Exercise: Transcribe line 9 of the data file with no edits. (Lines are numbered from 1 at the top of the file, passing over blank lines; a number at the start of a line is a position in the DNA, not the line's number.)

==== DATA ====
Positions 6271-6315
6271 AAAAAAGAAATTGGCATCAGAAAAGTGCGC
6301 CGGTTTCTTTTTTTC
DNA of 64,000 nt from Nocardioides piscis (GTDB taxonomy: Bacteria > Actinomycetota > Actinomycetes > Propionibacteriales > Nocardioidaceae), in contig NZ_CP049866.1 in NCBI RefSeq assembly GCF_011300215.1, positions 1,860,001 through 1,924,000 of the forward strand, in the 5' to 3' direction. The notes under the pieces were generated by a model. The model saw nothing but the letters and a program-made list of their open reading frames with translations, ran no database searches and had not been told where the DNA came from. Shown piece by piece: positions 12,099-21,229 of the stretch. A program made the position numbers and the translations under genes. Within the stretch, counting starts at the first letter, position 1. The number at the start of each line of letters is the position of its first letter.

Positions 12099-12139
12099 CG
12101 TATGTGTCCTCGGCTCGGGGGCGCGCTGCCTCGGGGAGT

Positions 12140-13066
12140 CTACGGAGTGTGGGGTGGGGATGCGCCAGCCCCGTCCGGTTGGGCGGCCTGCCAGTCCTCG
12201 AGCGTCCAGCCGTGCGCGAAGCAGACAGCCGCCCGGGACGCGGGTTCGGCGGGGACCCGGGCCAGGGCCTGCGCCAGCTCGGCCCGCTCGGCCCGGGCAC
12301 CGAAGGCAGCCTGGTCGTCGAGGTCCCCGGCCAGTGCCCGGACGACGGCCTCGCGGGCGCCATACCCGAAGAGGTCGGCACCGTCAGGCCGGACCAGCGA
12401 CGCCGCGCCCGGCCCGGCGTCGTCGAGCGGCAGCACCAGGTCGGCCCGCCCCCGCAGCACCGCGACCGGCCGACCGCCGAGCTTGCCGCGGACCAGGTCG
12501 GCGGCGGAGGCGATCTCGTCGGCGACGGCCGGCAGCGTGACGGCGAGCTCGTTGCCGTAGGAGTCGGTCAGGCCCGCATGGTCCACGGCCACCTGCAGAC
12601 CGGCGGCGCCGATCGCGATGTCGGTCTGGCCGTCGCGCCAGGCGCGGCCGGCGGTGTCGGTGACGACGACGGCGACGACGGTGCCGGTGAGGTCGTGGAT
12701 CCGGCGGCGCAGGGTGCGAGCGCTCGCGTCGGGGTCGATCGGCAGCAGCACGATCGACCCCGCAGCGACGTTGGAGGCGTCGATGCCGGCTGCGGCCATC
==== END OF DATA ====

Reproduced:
12140 CTACGGAGTGTGGGGTGGGGATGCGCCAGCCCCGTCCGGTTGGGCGGCCTGCCAGTCCTCG